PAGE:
The Pequod Review:
James Salter’s fourth novel chronicles the breakdown of a seemingly ideal marriage between a suburban New York City husband and wife (Viri and Nedra). Salter's set pieces are an impressionistic delight; few authors are able to so successfully create prose that is both precise and multi-layered. This is apparent on nearly every page, but here for example is his description of Viri’s disconsolation after Nedra leaves him:
Every object, even those which had been hers, which he never touched, seemed to share his loss. He was suddenly parted from his life. That presence, loving or not, which fills the emptiness of rooms, mildens them, makes them light – that presence was gone. The simple greed that makes one cling to a woman left him suddenly desperate, stunned. A fatal space had opened, like that between a liner and dock which is suddenly too wide to leap; everything is still present, visible, but it cannot be regained.
And here is his description of the death of Nedra’s father:
By morning her father had gone into a coma. He lay helpless, breathing more evenly, more slowly, there were pads of moist gauze on his eyes. She called to him: nothing. He had said his last words.
Suddenly she was choked with sadness. Oh, peace to you, Papa, she thought. For hours she sat by the bed.
He was stubborn. He was strong. He could not hear her now, nothing could rouse him. His arms were folded weakly across his chest like featherless wings. She wiped his face, adjusted his pillow.
Viri called that evening. “Is there any change?”
“I’m going out for some dinner,” she told him. She talked to the children. How was Grandpa, they asked. “He’s very sick,” she said.
They were polite. They didn’t know what to reply.
It took a long time, it took forever; days and nights, the smell of antiseptic, the hush of rubber wheels. This frail engine, we think, and yet what murder is needed to take it down. The heart is in darkness, unknowing, like those animals in mines that have never seen the day. It has no loyalties, no hopes; it has its task.
The night nurse listened to him. It had begun. Nedra leaned close. “Papa,” she said, “can you hear me? Papa?”
His breaths came faster, as if he were fleeing. It was six in the evening. She sat all night as he lay there gasping, his body working with the habit of a lifetime. She was praying for him, she was praying against him and thinking to herself as she did, You’re next, it’s only a matter of time, a few swift years.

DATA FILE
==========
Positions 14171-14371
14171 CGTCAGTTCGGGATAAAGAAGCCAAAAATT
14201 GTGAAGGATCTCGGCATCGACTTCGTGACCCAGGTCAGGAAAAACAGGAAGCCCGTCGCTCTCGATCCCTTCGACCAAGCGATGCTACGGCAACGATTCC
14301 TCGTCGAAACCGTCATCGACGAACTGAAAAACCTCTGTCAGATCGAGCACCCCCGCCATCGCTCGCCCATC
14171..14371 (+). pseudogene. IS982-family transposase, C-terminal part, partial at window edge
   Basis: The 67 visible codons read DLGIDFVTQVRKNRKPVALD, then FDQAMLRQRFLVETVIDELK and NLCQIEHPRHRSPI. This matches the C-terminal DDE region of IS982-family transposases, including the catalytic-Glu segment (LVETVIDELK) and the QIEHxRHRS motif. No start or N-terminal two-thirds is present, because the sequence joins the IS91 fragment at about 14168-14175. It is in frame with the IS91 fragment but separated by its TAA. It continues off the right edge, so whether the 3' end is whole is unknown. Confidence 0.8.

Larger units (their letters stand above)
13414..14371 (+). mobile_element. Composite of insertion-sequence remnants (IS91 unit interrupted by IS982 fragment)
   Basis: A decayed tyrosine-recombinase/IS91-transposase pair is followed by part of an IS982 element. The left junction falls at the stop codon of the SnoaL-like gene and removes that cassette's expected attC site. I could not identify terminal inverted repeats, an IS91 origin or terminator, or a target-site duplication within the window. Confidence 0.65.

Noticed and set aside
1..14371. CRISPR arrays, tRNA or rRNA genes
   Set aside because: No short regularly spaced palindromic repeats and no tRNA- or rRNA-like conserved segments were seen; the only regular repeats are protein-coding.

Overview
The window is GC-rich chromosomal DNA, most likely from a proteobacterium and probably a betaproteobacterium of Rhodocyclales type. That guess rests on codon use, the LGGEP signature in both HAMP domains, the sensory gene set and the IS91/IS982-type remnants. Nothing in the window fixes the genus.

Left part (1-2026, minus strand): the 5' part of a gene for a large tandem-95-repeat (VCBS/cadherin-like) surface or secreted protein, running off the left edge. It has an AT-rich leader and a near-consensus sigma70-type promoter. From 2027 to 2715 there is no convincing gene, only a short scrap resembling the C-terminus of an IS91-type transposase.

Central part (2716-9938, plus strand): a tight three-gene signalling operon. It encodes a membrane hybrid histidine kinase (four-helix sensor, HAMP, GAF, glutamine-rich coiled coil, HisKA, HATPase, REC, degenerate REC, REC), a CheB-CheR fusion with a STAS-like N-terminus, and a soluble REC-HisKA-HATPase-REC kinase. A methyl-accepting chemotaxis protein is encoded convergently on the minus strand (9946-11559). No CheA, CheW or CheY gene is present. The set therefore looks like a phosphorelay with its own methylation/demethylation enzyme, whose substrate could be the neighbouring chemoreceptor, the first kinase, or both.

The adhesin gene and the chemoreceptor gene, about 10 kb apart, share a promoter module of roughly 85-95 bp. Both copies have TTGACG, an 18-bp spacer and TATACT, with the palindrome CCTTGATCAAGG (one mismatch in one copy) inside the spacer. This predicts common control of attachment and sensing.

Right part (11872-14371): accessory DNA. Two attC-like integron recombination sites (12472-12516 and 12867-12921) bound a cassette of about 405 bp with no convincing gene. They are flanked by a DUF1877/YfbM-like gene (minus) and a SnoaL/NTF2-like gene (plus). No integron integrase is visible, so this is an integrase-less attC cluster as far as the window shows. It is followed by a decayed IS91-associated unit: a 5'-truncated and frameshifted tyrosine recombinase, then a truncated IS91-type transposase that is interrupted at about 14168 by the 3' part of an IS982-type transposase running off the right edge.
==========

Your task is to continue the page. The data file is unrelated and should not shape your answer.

At three in the morning there was only the light at the nurse’s desk, there was no doctor. The corridors were empty.
Below was the dark, impoverished town, its sidewalks crumbled, its houses so close there was not even space to walk between them. The ancient schools were silent, the theater, its windows covered with metal sheet, the veterans’ halls. Through the center ran not a river, but a broad, silent bed of rails. The tracks were rusted, the great repair shops closed. She knew this steep town, she was friendless here, she had turned her back on it forever. In it, sleeping, were distant cousins, never to be claimed.
She listened to the terrible struggle that was going on upon the narrow bed. She took his hand. It was cool; there was no feeling in it, no response.
She watched him. He was fighting far beyond her; his lungs were fighting, the chambers of his heart. And his mind, she thought, of what was that thinking, trapped within him, fated? Was it in harmony, his being, or in chaos, like the people of a falling city?
His throat began to fill. She called the nurse. “Come right away,” she said.
His breath was frightening, his pulse weak. The nurse felt his wrist, then his elbow.
He did not die. He went on with the awful breathing. The effort of it made her weak. It seemed that if only he could rest from it he would be all right. An hour passed. He did not know how he was exhausting himself. It was a kind of insanity, he was running on and on, had stumbled and gotten to his feet again a hundred times. Nothing could stand such punishment.
At a little past five, abruptly, he took his last breath. The nurse came in. It was done.
Nedra did not weep. She felt instead that she had seen him home. She suddenly knew the meaning of the words “at peace, at rest.” His face was calm. It bore a gray ash of beard. She kissed his cheek, his bluish hand. It was still warm. The nurse was putting in his teeth.
Outside, the tears began to run down her cheeks. She walked dazedly. She made a single vow: not to forget him, to remember him always, as long as she lived.
Virtually everything James Salter writes is worth reading, but Light Years is so thrilling and intimate that it rises above the rest of his extraordinary body of work. Highly recommended.